7 things to know about cell phones at school
Cell Phones at School
We have received hundreds and possibly thousands of questions from teens and parents about students’ rights concerning cell phones at school. We highlight some of the top questions below and Judge Tom’s response. Please share your story, thoughts on this issue or question in the comment section below or in our teen chat room. (Remember, you can remain anonymous, too.)
Can schools take cell phones?
Your school may be able to take your cell phone and hold onto it for a certain amount of time depending on your school’s rules and policies. Look at your Student Handbook and your school’s Acceptable Use Policy (“AUP”). It should clearly spell out the rules concerning cell phones and other digital devices on campus. Usually if you violate a rule (cell phone goes off in class, etc.), it can be taken for a period of time. With each violation the penalty increases. Whether they can search your phone is another matter.
Can your teacher or principal search your cell phone?
Schools do have the authority to conduct searches of students, their phones, backpacks, cars on campus, lockers, etc. if they have what’s called “reasonable suspicion” that either a school rule or law has been broken. So, yes, if reasonable suspicion exists, you can be asked to turn over your cell phone. However, there may be limits as to how far they can go in checking your photos, text messages and videos. If you believe your phone was searched without reasonable suspicion and in violation of your rights, talk with your parents about this. They may want to schedule a meeting with the teacher, principal or even the superintendent to straighten out the matter. If a meeting does not help, consulting with an attorney who practices school or education law may be necessary.
What exactly is “reasonable suspicion”?
Teachers, principals and school officials are not held to the higher standard of “probable cause” because they are not law enforcement officials. Reasonable suspicion means more than a hunch that you′re up to something unlawful or are about to break a school rule. Based on a totality of the circumstances—time, place, activity, your school record, age, and source of information—the search may pass the reasonable suspicion test. For more information about reasonable suspicion, read about the landmark Supreme Court opinion New Jersey v. T.L.O. that involved the search of a student’s purse.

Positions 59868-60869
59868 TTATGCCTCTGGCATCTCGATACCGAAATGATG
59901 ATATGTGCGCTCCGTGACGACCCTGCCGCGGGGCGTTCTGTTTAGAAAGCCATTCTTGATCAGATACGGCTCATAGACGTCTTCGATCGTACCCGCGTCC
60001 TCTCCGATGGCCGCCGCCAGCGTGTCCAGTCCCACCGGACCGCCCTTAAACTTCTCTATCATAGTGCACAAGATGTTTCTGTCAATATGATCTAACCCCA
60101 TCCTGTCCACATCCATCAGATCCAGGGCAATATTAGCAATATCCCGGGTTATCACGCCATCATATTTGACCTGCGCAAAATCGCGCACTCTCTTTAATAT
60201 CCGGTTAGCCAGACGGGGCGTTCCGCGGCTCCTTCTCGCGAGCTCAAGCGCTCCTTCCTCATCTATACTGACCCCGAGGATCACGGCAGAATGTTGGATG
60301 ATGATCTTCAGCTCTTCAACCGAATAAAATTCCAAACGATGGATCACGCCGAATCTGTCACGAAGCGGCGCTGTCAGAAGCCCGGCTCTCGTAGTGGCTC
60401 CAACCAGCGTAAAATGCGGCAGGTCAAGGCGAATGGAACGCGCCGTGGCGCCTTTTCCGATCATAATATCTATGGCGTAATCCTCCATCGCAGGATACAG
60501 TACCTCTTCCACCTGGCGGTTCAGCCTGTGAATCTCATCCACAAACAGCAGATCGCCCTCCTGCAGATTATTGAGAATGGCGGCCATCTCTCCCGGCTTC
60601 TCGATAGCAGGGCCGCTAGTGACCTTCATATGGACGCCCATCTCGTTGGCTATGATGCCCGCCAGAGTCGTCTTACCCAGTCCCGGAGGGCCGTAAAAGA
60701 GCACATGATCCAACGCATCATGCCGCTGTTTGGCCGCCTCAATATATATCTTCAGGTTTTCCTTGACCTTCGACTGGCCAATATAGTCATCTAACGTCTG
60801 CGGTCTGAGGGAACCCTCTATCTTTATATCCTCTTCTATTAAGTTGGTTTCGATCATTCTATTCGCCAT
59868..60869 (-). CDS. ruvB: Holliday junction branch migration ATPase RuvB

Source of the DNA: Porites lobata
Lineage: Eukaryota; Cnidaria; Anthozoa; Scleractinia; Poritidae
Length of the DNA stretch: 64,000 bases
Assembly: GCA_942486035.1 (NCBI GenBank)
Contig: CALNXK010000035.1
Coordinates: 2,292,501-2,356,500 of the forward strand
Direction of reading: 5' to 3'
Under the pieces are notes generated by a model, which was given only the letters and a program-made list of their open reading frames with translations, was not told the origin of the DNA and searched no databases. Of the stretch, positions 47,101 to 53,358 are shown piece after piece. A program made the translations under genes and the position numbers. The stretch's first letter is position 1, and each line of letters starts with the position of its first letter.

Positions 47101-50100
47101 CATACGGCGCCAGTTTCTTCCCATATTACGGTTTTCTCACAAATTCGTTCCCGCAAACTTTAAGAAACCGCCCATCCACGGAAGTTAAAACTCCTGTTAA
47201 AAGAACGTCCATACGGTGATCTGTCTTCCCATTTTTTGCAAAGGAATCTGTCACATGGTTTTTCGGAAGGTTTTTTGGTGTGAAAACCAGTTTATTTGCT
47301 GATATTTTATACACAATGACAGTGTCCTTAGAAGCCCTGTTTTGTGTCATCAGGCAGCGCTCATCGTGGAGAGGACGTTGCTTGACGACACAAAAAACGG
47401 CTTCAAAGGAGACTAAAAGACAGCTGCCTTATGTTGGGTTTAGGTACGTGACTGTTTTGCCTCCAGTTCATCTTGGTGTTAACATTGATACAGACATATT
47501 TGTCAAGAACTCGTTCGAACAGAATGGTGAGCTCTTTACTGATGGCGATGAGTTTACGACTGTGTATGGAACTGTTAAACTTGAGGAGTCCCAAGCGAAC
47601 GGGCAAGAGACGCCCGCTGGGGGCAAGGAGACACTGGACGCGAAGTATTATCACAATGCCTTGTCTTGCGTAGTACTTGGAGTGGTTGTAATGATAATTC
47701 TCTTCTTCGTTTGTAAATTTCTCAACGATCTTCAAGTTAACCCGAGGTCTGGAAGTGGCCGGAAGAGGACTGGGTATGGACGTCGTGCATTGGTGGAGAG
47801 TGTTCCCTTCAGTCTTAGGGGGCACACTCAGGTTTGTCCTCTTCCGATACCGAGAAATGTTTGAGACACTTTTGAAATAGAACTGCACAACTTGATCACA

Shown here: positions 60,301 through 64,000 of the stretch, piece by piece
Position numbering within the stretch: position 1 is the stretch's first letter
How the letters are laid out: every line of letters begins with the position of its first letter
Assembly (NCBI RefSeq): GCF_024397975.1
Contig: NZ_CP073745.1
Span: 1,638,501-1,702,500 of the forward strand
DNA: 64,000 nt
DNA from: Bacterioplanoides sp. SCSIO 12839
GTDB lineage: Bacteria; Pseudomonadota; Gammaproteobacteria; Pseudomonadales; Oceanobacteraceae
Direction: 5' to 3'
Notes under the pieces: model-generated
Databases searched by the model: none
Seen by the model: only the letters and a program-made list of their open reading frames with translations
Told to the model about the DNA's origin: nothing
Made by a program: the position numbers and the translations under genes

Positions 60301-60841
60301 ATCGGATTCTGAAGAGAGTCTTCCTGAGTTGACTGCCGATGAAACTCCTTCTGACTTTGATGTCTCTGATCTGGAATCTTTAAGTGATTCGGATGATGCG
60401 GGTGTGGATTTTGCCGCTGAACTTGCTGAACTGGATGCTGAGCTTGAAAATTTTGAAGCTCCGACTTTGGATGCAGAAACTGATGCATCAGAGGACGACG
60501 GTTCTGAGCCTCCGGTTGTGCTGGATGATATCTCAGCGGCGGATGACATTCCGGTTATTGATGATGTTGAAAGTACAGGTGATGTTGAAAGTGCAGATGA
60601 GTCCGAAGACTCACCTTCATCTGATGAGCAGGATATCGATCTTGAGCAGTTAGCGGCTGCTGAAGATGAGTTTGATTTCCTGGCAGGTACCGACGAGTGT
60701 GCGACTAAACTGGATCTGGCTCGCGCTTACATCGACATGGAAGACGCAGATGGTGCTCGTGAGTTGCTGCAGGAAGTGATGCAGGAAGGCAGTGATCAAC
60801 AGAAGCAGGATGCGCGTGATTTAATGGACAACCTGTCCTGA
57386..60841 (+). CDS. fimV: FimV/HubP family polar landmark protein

Can anything on your phone be used against you? Can you face criminal charges for your texts, photos, videos, etc.?
If evidence of criminal activity is found on your phone, schools may turn this over to the police who will conduct their own investigation. Charges may be filed depending on the outcome of the investigation and evidence from the phone (texts, etc.) can be used in court so long as the search of the phone was lawful and did not violate any rights.
Can private schools search cell phones without having reasonable suspicion?
Private schools that don’t receive federal funds may have different rules that may be legal under the laws of the state where it’s located. So, rules regarding cell phone searches and even confiscation when a school rule is broken may be legitimate. It’s critical to know the school’s cell phone rules and policy at the beginning of the school year so students are aware of their rights.
Is it possible to get your phone back sooner?
Some schools have policies of holding onto phones for as long as a month or even longer when there’s been a violation of the school rule. If your school is holding onto your phone for a long period, ask your parents to schedule a meeting with the principal or vice-principal to discuss the situation. A calm discussion with the powers that be may be successful especially if it’s a first time violation.